It is a place where you will return to your childhood and delight your own kids if you have one. The history of the Augsburger Puppentheatermuseum narrates that the dolls were found by chance in the street and were first used for home theater, and then to the yard, but later acquired such fame that it began to collect a lot of admirers. The puppet museum will delight both young and old people.
The history of the Augsburg Puppenkiste is discussed there, and you will observe many puppets in various stagings (pirates, cowboys), and you will also find the famous characters like Aladdin or The Little Prince. In the museum, there are also a few fun activities for kids and teens like; disguise, drawing with magnets, games, and reading books in tents. If you want to see a show, you have to buy your ticket several months in advance to be assured of a seat.
The Perlach Tower allows the chance to see and admire Augsburg from above. From the 70 meter high tower you’ll have a beautiful view in all directions over the city. However, it requires a steep climb of 270 steps. Pay attention when the bells ring; otherwise you'll become deaf. It is worth the climb and the admission fee of 2 Euros is fair and affordable.
On top of the tower you can see the Perlach center and across the rooftops of the houses and buildings in Augsburg. The stairs are very narrow and partially low in this 1000 year old tower. The view is magnificent and on a clear day, you can see as far as Italy and the Swiss Alps.
The Augsburg Zoo is a nice day trip for families with small children. This zoo has something homely and familiar, even if there are now fewer animals under its care. There are great events, jungle activities for kids, and boasts some beautiful things and of course animals. Some enclosures are somehow empty and overgrown with grasses.
On the other hand, there is a lot of construction and a new aviary is now finished along with a new beaver and otter area. Feeding the seals is absolutely worth seeing and truly entertaining. The zoo is easily accessible and you can observe everything within three hours. The playground is the best option for the little ones after a tour of the animal enclosures.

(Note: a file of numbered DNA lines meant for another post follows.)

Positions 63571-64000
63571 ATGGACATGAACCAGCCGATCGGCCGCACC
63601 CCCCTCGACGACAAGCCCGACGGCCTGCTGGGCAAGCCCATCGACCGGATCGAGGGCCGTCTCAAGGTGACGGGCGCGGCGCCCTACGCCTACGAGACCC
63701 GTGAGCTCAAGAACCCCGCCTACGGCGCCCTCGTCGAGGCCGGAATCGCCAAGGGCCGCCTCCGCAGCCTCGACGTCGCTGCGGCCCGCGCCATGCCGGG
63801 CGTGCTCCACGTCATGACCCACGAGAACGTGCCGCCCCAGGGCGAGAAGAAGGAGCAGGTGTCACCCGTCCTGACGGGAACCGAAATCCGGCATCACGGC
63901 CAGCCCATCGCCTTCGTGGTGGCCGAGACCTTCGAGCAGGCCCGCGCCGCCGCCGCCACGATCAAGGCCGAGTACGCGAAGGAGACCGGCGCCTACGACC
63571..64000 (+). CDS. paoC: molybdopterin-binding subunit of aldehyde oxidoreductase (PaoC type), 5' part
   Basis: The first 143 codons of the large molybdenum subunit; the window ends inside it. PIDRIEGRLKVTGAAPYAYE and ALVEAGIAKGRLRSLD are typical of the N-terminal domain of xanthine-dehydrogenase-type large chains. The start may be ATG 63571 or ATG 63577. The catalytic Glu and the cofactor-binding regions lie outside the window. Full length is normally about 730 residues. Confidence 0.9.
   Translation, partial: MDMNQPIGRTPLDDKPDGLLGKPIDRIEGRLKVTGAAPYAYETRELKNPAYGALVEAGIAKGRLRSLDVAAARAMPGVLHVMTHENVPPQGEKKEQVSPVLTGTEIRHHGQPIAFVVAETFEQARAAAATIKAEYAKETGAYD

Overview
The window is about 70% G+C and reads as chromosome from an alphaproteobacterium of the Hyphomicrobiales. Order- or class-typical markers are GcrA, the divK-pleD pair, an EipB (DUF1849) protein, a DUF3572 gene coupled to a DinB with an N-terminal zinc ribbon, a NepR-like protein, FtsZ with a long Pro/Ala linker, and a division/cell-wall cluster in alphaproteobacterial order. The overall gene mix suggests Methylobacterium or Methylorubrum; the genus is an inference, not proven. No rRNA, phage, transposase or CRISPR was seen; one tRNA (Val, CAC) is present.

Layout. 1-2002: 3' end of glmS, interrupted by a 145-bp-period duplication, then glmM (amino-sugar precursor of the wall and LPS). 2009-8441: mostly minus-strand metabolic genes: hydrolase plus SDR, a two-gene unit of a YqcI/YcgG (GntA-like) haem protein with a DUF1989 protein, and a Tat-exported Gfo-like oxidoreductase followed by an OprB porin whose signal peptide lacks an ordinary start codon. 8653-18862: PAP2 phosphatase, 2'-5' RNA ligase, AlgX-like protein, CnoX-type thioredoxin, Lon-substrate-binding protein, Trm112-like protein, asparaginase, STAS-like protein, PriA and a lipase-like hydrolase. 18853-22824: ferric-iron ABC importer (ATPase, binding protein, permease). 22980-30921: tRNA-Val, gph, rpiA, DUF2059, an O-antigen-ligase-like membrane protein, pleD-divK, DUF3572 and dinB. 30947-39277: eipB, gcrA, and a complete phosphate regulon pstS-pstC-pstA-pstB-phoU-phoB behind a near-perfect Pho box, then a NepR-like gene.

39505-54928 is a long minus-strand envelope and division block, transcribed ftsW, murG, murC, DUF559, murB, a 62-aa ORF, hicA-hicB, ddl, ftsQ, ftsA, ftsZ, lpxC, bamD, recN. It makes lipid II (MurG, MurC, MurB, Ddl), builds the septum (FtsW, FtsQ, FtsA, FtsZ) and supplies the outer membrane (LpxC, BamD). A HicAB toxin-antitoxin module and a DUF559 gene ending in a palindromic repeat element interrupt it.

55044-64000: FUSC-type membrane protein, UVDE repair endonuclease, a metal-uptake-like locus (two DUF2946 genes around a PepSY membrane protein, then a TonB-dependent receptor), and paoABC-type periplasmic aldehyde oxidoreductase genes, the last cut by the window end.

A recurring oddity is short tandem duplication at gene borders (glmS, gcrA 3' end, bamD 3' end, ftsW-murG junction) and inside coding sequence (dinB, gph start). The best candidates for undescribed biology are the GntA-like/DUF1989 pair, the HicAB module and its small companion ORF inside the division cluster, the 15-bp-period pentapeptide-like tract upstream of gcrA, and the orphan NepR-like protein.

It is a beautiful palace that now preserves a museum where you can see pictures of the old German masters of art. The Schaezlerpalais was not damaged during the bombardment of the city in World War II and it has remained amazingly elegant, especially the ballroom that was built in the rococo style. The palace houses the German Baroque Gallery, which shows the work of German artists from the XVII-XVIII centuries.
Attached to the palace is a former church, but is now serving as the Bavarian State Gallery, where there's a magnificent portrait of Jakob Fugger and artwork exhibits done by Albrecht Dürer. The palace talks about the artist lectures, several paintings by Hans Holbein works and his son, the works of Lucas Cranach the Elder, and one of its famous variants, "Samson and Delilah". It is a wonderful museum in Augsburg and highly recommended.
The Augustusbrunnen fountain is situated on the August Town Hall Square and at the Town Hall tower Perlahtum and forms a single architectural ensemble. It looks very organic; and made of bronze and marble in the 16th century by the Dutch sculptor. In general, it symbolizes the glory, wealth, and prosperity of the city. The monument fountain in the center of the city was created in honor of the founder of Augsburg - Roman Emperor Augustus. The fountain was installed in the town hall square in the year marking the 1600th anniversary of the city. At the top of the marble pedestal is where the 2.5-meter figure of the emperor Augustus is securely mounted.
The majestic posture symbolizes the ruler of an appeal to the army, which is seen from the position of its right hand that is outstretched in a special gesture. At the foot of the pedestal stands the figure of the Greek god Triton - the patron saint of the marine element and assistant explorers in their journeys. On the three sides of the marble pedestal there are affixed brass plates with the names of the great men who played an important role in the history of the city.
Augsburg is a beautiful German city that is worth a visit. It is a small city that is rich in history. The atmosphere is conducive to strolling and walking tours and everywhere you go, there are nice cafes, restaurants, busy square, candy store, and souvenir shops with a cozy setting. The city has a special charm. It is a fairly small city, but it is not too flashy. When in Germany, and you need to see interesting historic sites, old religious structures, and panoramic views, visit Augsburg City.